Kroger Growth Machine Rolls On
The first quarter of Kroger's 2014 fiscal year is the 42nd in consecutive positive same-store sales growth for the Cincinnati-based grocery giant, at which sales and earnings continue to rise while integration of its Harris Teeter acquisition progresses smoothly.
Total sales increased 9.9 percent to just shy of $33 billion in Q1 compared to $30 billion for the same period last year; excluding fuel, total sales rose 11.4 percent. Identical supermarket sales rose 4.6 percent. Q1 net earnings were $501 million, or 98 cents per diluted share.
“Kroger associates continue to enhance our connection with all customers and achieve our key performance measures, which are allowing us to achieve our growth strategy and create shareholder value,” said Rodney McMullen, Kroger’s CEO. “Our strong first quarter results set us up to deliver a 12- to 15-percent net earnings growth rate for the year, partly due to the benefit of Harris Teeter, compared to our long-term growth rate of 8 to 11 percent plus the growing dividend. We are pleased to start the year with growth momentum while also returning $1.1 billion in cash back to shareholders this quarter through our buyback program.”
Capital investments, excluding mergers, acquisitions and purchases of leased facilities, totaled $709 million for the first quarter, compared to $640 million for the same period last year. Kroger’s net total debt is $11.3 billion, an increase of $3.4 billion from a year ago, including debt related to the Harris Teeter transaction and Kroger’s share repurchase activity.
Positive Shopper Behavior
"Our customers have exhibited less cautious spending behavior," McMullen said. "Consistent with the rise in the Consumer Confidence Index in May, our own customer research tells us that more customers perceive the economy to be in recovery."
But while that's welcome news, McMullen cautioned, "the recovery remains fragile, especially for customers on a budget. We intend to keep delivering value and improving our connection with customers across the entire spectrum." Whether through its popular fuel rewards program, Simple Truth offerings or a more convenient shopping experience, he continued, "Kroger is uniquely positioned to deliver on this promise in any economic environment."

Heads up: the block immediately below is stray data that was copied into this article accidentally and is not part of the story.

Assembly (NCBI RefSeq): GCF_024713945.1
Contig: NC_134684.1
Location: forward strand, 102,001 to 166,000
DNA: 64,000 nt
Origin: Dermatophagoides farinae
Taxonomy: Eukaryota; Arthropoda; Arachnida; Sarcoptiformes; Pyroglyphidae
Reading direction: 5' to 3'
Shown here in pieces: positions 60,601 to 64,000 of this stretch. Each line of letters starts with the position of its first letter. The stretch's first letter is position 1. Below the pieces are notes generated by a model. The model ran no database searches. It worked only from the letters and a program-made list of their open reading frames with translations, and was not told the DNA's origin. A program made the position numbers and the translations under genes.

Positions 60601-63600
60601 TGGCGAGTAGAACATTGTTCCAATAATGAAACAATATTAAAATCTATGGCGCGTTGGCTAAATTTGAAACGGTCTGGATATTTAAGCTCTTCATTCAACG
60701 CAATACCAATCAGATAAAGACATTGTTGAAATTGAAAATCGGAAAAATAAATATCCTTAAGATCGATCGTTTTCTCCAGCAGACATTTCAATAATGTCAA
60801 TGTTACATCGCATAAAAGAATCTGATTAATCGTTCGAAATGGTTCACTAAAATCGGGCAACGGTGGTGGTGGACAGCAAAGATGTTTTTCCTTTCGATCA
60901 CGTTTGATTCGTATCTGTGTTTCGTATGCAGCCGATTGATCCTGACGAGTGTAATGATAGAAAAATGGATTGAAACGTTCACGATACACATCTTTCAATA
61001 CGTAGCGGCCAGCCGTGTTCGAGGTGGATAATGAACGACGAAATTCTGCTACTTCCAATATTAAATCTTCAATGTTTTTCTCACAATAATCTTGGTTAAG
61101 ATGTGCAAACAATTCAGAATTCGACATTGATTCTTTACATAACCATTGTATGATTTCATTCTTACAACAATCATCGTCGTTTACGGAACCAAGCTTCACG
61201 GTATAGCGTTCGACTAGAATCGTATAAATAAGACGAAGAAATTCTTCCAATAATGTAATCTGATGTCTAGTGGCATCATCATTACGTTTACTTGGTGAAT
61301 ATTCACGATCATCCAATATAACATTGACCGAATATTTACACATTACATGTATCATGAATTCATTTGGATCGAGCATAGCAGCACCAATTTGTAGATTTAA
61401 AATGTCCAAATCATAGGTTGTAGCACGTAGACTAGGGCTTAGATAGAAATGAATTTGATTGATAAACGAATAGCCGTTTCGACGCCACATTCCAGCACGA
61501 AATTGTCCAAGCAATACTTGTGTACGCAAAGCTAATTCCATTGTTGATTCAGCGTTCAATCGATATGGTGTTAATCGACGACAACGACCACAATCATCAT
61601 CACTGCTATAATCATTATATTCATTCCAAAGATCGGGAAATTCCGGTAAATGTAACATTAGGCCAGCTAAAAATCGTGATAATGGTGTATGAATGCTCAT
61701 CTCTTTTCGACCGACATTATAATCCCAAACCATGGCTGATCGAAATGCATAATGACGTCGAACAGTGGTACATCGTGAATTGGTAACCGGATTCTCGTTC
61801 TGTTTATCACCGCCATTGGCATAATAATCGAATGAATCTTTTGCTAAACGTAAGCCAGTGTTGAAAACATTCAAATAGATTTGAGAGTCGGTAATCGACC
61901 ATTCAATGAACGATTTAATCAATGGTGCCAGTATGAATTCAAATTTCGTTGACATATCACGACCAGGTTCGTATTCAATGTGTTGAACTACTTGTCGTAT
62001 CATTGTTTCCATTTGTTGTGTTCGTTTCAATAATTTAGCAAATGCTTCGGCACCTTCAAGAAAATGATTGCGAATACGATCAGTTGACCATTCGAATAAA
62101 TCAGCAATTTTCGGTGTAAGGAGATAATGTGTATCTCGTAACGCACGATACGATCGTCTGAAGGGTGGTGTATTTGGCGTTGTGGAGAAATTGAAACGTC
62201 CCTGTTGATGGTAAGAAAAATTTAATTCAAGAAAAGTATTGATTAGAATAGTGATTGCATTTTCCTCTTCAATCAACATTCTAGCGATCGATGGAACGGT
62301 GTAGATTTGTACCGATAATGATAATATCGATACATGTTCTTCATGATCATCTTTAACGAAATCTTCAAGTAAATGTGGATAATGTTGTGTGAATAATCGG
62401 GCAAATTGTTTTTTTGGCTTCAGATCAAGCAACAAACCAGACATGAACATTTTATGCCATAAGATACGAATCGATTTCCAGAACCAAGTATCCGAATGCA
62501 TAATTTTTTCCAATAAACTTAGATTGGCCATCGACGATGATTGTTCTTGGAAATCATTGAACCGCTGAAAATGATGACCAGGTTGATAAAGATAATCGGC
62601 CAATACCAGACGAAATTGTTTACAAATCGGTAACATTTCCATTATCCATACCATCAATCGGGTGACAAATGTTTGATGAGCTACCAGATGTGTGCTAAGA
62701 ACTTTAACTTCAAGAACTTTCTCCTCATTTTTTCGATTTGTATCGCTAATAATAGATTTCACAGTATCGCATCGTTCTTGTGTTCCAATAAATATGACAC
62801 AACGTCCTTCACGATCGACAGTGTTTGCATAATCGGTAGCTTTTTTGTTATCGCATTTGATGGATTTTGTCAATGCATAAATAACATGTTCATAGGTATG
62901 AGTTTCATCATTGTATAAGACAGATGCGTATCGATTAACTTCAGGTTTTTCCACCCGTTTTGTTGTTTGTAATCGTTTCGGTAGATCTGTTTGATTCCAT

Michael Ellis, president and COO, said Kroger's Customer 1st Strategy is "driving growth and improving our perception in the eyes of our customers. We are connecting better with our customers, showing them we care, and making sure they have a great shopping experience, every time." As a result, Ellis noted, Kroger grew its number of loyal households at a much faster rate than total household growth, which was also up for the quarter.
Kroger's merger with Harris Teeter "is going extremely well," Ellis said. "We are spending time with Harris Teeter and learning a lot about how they connect with customers. Their store standards and fresh foods are world-class. And our cultures are a great fit, which makes our integration work easy." Additionally, Ellis said he's excited by H-T's online ordering and store pickup model, which he called "a program with a lot of promise."
McMullen made note of Kroger's announcement this week of its pension restructuring that will move nearly 2,000 associates and retirees to what the company describes as more stable pension plans, and 350 associates to a Kroger-sponsored 401k plan with a match. "We intend to continue looking for opportunities to leverage our strong financial flexibility to safeguard our associates’ benefits," McMullen said. "We are always looking for opportunities that are good for associates, good for Kroger, and good for our shareholders."
Kroger operates 2,642 supermarkets and multidepartment stores in 34 states and the District of Columbia under two dozen local banner names including Kroger, City Market, Dillons, Food 4 Less, Fred Meyer, Fry's, Harris Teeter, Jay C, King Soopers, QFC, Ralphs and Smith's.